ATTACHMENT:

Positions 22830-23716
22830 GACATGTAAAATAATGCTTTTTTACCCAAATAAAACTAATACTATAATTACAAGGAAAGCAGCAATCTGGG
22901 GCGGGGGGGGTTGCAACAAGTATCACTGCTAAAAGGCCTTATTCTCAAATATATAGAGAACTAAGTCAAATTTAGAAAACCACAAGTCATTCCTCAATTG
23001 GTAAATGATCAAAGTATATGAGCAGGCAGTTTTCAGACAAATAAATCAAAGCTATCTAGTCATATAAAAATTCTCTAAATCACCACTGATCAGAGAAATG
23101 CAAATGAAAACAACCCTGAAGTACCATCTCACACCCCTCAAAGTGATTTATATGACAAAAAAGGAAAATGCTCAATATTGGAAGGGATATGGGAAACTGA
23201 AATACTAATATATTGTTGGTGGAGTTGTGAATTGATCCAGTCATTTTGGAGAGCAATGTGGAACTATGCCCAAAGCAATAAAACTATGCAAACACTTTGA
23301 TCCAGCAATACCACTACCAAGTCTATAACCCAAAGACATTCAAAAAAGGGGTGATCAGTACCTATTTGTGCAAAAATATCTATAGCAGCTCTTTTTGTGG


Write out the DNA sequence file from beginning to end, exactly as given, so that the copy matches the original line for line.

Positions 22830-23716
22830 GACATGTAAAATAATGCTTTTTTACCCAAATAAAACTAATACTATAATTACAAGGAAAGCAGCAATCTGGG
22901 GCGGGGGGGGTTGCAACAAGTATCACTGCTAAAAGGCCTTATTCTCAAATATATAGAGAACTAAGTCAAATTTAGAAAACCACAAGTCATTCCTCAATTG
23001 GTAAATGATCAAAGTATATGAGCAGGCAGTTTTCAGACAAATAAATCAAAGCTATCTAGTCATATAAAAATTCTCTAAATCACCACTGATCAGAGAAATG
23101 CAAATGAAAACAACCCTGAAGTACCATCTCACACCCCTCAAAGTGATTTATATGACAAAAAAGGAAAATGCTCAATATTGGAAGGGATATGGGAAACTGA
23201 AATACTAATATATTGTTGGTGGAGTTGTGAATTGATCCAGTCATTTTGGAGAGCAATGTGGAACTATGCCCAAAGCAATAAAACTATGCAAACACTTTGA
23301 TCCAGCAATACCACTACCAAGTCTATAACCCAAAGACATTCAAAAAAGGGGTGATCAGTACCTATTTGTGCAAAAATATCTATAGCAGCTCTTTTTGTGG